I’ve been going to the Dark Side again, reading Eaarth by Bill McKibben, another one of those “we’re so screwed” climate change books. His vision is one I’ve written about elsewhere, but since I started this decidedly more optimistic FAIL!Lab blogging effort, I thought it would be interesting to reconcile the two very different outlooks.
In fact, I was reading Clusterfuck Nation, James Howard Kunstler’s blog on peak oil, et al, and he hit a nerve. As he so often does, he noted the moth-like fascination with technology that seems to enchant people these days…these End of Days days. Kunstler has a lot of contempt for threads like FAIL!lab, which admittedly has a better-living-through-technology impulse. In his mind, when peak oil starts to make modern civilization impossible, all that technology will amount to nothing more than naively construed dead end…a cultural clusterfuck that just fizzled out with the last drop of cheap crude.
Personally, I share McKibben’s and Kunstler’s pessimistic vision: it’s already too late to avoid collapse of life as we know it. We dithered too long. We didn’t change while we still had all that cheap fuel, a more uni-polar world economy, a cooler-milder planet and, above all, time. Talk about a big FAIL.
McKibben actually couches this notion in an interesting way, suggesting that we now live on a new planet called Eaarth. Trouble is, we really don’t know how to keep 6 billion people (and growing) alive on this new world where nothing is certain. Not the coastlines, not the rainfall, not the viability of our breadbaskets, nothing. His suggestion is that we need to change our bad habits if we’re to have any chance of saving civilization, namely by reorganizing on more local, sustainable models.
I’m actually less optimistic than McKibben. I don’t think the current global zeitgeist can conceive of the sacrifices needed to avert disaster. And if we ever do come around to making the necessary changes it will happen too late. That’s because long before the climate goes truly haywire, the seemingly incremental changes will be enough to bring our economy down.
After reading the assessments from experts in science, agriculture, energy, insurance, finance and the military, I concluded that these crucial sectors will likely collapse in just a decade or two. Some like Kunstler suggest there is evidence that we are already in the midst of this collapse, pointing out the food-driven revolutions in the Arab world, persistant oil price inflation, etc. Indeed, one of the first scientists to warn about the climate was James Lovelock, who has now given up on our survival beyond a scant few of us left to wander the Arctic Circle.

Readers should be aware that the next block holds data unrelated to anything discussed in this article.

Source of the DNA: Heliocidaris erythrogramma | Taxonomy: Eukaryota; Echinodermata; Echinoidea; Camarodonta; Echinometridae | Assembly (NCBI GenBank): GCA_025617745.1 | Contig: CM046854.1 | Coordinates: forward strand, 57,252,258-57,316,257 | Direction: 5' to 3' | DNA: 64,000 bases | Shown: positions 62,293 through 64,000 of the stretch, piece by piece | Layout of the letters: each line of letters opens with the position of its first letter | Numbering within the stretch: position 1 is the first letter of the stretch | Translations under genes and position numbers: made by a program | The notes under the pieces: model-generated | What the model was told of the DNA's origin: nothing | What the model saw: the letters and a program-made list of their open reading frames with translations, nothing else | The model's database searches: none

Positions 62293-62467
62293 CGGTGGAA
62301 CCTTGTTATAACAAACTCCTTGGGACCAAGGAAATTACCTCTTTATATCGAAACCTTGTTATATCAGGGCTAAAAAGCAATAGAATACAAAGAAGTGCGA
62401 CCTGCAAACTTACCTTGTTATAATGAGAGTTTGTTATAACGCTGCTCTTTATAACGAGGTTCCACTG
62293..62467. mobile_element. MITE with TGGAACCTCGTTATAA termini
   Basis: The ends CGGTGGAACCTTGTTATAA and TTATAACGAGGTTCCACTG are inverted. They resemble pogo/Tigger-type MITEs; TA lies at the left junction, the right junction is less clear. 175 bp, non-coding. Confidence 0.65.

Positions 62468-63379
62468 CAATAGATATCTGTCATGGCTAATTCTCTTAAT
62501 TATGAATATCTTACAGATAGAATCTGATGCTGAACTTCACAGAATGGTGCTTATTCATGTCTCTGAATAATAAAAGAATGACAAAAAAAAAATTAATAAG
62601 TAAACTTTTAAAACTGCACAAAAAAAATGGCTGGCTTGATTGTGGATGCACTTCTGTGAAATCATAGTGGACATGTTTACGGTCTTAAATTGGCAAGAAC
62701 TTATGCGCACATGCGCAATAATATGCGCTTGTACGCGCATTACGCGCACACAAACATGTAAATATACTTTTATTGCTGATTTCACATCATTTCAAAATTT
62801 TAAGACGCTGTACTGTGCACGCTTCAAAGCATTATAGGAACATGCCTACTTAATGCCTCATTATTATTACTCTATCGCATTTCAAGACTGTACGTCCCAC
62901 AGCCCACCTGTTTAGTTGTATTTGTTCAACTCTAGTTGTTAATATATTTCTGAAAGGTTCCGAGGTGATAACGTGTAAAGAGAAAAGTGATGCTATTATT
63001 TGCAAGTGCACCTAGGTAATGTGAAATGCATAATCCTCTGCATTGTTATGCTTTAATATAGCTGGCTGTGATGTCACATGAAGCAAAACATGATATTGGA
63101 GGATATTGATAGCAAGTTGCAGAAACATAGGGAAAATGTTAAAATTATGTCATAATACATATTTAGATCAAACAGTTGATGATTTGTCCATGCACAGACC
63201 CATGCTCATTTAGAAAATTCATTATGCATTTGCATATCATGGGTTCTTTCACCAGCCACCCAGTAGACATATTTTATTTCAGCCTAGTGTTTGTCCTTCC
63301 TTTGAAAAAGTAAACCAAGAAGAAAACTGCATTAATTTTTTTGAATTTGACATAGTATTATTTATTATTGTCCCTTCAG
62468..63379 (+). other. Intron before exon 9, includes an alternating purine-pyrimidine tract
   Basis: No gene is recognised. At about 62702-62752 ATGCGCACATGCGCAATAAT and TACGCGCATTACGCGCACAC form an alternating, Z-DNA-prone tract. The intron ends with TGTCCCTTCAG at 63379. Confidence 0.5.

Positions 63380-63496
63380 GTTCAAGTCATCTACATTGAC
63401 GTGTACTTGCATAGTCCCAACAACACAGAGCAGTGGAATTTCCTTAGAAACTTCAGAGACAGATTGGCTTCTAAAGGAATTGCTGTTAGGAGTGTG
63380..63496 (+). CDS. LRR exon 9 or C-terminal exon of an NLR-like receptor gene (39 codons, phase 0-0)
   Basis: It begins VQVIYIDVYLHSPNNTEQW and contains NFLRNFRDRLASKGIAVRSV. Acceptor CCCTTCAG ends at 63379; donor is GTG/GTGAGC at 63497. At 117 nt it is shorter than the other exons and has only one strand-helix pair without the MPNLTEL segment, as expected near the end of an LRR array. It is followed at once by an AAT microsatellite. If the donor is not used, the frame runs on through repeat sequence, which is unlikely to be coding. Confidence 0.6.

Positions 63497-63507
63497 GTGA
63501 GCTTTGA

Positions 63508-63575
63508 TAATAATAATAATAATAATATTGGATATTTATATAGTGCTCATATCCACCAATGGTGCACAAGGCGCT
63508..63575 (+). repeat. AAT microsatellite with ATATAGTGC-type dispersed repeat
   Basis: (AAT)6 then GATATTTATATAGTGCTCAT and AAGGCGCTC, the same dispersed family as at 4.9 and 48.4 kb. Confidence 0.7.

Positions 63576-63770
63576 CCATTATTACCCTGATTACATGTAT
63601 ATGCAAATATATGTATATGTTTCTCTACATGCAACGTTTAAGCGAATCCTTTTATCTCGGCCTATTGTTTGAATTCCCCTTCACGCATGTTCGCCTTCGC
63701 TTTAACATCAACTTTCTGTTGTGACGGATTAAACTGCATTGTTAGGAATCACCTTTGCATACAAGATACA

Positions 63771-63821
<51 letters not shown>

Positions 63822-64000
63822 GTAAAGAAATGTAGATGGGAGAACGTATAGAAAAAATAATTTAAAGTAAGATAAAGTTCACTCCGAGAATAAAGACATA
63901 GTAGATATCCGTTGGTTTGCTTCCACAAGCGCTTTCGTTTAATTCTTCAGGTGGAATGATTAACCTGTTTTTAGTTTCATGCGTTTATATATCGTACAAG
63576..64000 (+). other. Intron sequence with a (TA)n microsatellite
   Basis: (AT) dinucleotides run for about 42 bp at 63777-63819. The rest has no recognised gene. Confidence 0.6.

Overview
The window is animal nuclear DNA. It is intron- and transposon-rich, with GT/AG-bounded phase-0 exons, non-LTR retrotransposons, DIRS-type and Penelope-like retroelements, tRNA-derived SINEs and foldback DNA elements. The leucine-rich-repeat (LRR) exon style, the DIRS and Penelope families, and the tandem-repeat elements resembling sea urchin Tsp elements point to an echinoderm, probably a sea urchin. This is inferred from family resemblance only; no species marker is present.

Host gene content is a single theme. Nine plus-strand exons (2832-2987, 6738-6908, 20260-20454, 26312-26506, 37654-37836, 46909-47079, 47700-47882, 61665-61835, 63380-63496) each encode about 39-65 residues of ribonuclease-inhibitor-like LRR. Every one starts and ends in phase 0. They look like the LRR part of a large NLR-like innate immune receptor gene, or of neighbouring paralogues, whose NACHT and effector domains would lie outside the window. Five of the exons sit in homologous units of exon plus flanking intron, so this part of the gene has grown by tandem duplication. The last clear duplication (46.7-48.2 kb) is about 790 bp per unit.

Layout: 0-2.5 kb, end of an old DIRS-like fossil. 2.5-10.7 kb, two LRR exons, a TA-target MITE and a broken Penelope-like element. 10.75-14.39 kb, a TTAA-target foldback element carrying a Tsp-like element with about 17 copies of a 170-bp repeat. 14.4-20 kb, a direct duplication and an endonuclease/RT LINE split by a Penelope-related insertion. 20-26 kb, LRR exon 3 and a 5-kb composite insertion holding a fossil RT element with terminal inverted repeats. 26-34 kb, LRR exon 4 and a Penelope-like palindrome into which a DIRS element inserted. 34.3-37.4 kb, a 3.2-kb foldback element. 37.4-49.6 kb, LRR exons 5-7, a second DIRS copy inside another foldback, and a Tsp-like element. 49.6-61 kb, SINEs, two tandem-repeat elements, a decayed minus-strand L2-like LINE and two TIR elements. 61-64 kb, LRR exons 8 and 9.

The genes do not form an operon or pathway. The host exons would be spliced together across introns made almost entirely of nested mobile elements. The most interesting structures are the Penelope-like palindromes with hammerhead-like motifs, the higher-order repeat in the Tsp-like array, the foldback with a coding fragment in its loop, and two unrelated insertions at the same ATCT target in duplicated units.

These are the thinkers that I agree with. But, of course, one has to have hope. And so I pin that on the remote possibility that at the last minute, human ingenuity will be able to keep up with the crisis. This is a tall order, of course, because several key developments need to fall into place very, very soon for us to stave off total ruin.
We need bio-tech to re-engineer our crops so that they can survive on McKibben’s new Eaarth. Plants that can withstand the kinds of unprecedented heat waves that destroyed a third of Russia’s grain harvest last year. Plants that can handle salt water intrusion. Plants that can withstand floods like those that hit Australia this year. Plants that do without the fossil-fuel based pesticides and fertilizers that will soon be too expensive for 6+ billion people.
We need fusion energy. The Chinese are working on this furiously. So are the Europeans. We need these foreign researchers to save us from the impending oil shock, and from the nightmare that will come when we turn to coal to keep our homes comfortable and our cities lit.
We need the electric car to get alot cheaper. Not because I think there is much hope in keeping our atomized, egotistical mode of transportation functioning in a world beyond peak oil and continued commodity inflation. But we need cheaper batteries for electric buses and trains.
And some, if not all of this, may actually happen because of the ultimate invention: the Technological Singularity. You see, if you can build a machine that is exponentially more intelligent than we are, and you can lend it human empathy (perhaps by merging human consciousness with this machine), then you might be able to invent all the nifty things that will keep Homo sapiens and what few fellow critters remain on Eaarth with us, alive.
This is my hope…my last, lingering fantasy of how it will all be okay.